From the Editor-in-Chief: Our social goals, our realities

Enayetullah Khan
Thursday, May 5th, 2016
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The nation observed May Day last week. The day is fundamentally a recalling of the sacrifices made by some brave men in Chicago in 1886 in defence of their rights as workers. That these men had the courage to let their employers know that the pursuit of happiness in life came from a sharing of the resources of the earth is a story of courage we have always remembered and celebrated. And we have because these men inspired in all of us the idea that struggling for a cause which has as its goal the welfare of the collective body of people is the noblest of acts that people can go for. And in all these decades since that supreme sacrifice in Chicago, the idea has gained justified currency that only through a constant reinforcing of courage and a clear understanding of social realities can nations can ensure a happy future for themselves.

 

Nowhere is the lesson of May Day more significant than in Bangladesh, for it is here that workers and peasants have waged long, relentless movements to claim for themselves a respectable place in the wider community. These are men and women who have carried, with others, our nationalistic struggle of the 1960s forward. And again they did not flinch from identifying with the War of Liberation in 1971 to ensure for the nation a life to be lived in liberty and with a materialization of the goals set forth in that war. That May Day is for us, as it is for others around the world, symbolic of the idea that national development is but a guarantee of happiness and prosperity for those who toil day and night for the greatest good of the greatest number is a theme we cannot ignore.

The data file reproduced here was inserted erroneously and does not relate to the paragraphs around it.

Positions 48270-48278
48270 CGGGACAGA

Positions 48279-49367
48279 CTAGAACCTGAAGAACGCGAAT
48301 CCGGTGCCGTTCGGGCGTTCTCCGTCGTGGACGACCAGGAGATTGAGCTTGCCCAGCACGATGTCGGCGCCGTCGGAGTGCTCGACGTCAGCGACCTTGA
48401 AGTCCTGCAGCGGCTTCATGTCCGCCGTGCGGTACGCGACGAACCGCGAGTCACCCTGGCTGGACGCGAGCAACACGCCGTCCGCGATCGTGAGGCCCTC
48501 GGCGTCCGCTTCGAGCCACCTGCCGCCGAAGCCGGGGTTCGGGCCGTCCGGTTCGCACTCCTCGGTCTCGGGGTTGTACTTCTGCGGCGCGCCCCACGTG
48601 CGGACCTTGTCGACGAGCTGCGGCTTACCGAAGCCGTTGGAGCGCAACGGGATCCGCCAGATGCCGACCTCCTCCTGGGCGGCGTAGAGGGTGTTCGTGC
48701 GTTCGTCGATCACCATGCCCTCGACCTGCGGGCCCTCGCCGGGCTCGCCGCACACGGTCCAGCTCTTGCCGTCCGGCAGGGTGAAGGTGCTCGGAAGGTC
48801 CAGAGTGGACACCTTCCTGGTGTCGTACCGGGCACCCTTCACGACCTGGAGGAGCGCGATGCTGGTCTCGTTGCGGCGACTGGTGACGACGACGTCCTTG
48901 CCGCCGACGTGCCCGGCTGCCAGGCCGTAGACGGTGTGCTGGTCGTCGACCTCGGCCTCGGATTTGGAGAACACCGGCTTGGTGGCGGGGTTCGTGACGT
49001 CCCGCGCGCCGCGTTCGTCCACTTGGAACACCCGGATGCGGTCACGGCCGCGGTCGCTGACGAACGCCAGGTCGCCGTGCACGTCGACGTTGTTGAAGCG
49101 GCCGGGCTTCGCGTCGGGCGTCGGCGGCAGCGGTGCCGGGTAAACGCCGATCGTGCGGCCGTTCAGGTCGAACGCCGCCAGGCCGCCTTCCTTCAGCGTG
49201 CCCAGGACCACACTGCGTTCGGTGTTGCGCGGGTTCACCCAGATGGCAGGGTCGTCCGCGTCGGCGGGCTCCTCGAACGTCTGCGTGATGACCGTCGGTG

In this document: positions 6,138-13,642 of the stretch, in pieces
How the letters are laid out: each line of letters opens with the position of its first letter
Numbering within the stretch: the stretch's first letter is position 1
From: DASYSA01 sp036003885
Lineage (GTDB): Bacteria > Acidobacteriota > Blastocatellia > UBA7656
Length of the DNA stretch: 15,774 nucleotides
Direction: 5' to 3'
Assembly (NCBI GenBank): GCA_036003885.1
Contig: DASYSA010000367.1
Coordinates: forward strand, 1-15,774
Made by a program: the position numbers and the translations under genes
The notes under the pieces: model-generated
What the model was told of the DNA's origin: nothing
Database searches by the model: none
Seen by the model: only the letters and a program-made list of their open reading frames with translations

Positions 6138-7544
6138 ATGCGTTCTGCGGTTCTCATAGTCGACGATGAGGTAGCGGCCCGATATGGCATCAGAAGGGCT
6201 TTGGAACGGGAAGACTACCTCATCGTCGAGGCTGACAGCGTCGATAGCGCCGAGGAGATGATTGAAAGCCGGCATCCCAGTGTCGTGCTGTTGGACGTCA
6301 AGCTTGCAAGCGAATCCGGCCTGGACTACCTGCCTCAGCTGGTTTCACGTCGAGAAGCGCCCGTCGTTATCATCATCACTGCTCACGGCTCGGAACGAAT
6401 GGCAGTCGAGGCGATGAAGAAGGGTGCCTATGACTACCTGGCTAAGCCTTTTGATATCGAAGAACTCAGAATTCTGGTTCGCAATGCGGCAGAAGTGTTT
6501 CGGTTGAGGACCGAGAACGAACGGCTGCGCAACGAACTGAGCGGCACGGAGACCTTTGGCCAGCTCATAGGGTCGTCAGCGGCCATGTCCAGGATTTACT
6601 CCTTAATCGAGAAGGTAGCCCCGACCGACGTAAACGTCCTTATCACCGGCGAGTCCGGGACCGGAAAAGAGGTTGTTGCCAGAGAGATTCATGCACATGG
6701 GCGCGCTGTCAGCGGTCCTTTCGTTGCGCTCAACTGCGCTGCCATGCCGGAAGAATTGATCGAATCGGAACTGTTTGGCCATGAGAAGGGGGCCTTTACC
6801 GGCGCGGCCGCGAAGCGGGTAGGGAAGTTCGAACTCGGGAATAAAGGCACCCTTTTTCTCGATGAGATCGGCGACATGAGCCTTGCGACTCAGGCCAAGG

But we observe with a considerable degree of worry that large numbers of our working classes even now struggle to make ends meet for themselves and for their families. That tens of thousands of men and women have found opportunities to ensure square meals for themselves through employment in the ready-made garments sector is a truth we cannot ignore. That our GDP growth has gone up is a reality we deeply appreciate. That we have become a lower middle income country and are today aiming for even higher goals is an unassailable truth. Despite all this, we know that much more needs to be done to give our people stability in life. When a child cannot go to school because he needs to work in order to assist his family get two square meals a day, we know there is still a very long road this child must cover if he and his family are to survive.

 

All of us — politicians, academics, journalists, citizens across the board — need to sit back and take stock of existing realities and future possibilities. Progress is ultimately dependent on the degree to which the political leadership can bring enlightenment to bear on its policies and goals.

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